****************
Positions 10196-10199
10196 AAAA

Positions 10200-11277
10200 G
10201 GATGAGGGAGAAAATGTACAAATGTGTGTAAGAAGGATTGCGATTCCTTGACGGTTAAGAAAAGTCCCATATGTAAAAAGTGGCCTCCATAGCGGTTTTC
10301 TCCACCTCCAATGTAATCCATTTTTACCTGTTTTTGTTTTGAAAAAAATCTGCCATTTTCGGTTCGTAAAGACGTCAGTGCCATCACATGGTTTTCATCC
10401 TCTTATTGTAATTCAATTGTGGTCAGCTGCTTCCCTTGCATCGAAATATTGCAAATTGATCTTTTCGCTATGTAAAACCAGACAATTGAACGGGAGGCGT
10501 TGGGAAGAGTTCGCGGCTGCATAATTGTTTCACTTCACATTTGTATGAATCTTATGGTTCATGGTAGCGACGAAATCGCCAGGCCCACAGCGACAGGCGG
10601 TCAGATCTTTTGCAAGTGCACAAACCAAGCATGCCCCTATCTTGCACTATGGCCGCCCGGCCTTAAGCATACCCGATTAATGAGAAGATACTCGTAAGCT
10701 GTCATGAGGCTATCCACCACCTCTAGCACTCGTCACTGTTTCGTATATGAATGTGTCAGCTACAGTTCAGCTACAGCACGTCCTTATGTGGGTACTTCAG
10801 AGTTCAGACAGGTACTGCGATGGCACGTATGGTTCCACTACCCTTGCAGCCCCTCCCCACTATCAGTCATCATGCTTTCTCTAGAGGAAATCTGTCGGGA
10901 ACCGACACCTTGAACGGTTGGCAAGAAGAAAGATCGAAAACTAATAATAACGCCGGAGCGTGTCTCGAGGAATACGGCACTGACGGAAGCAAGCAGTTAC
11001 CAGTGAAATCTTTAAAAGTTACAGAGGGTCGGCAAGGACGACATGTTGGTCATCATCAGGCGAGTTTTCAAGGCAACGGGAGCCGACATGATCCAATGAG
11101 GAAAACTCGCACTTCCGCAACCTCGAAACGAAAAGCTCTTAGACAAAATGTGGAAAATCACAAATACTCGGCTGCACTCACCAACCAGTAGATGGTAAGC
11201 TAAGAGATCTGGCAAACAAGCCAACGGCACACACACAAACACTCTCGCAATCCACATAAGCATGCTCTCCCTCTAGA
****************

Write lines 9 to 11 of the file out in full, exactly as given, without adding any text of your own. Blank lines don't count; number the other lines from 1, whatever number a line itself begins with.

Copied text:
10601 TCAGATCTTTTGCAAGTGCACAAACCAAGCATGCCCCTATCTTGCACTATGGCCGCCCGGCCTTAAGCATACCCGATTAATGAGAAGATACTCGTAAGCT
10701 GTCATGAGGCTATCCACCACCTCTAGCACTCGTCACTGTTTCGTATATGAATGTGTCAGCTACAGTTCAGCTACAGCACGTCCTTATGTGGGTACTTCAG
10801 AGTTCAGACAGGTACTGCGATGGCACGTATGGTTCCACTACCCTTGCAGCCCCTCCCCACTATCAGTCATCATGCTTTCTCTAGAGGAAATCTGTCGGGA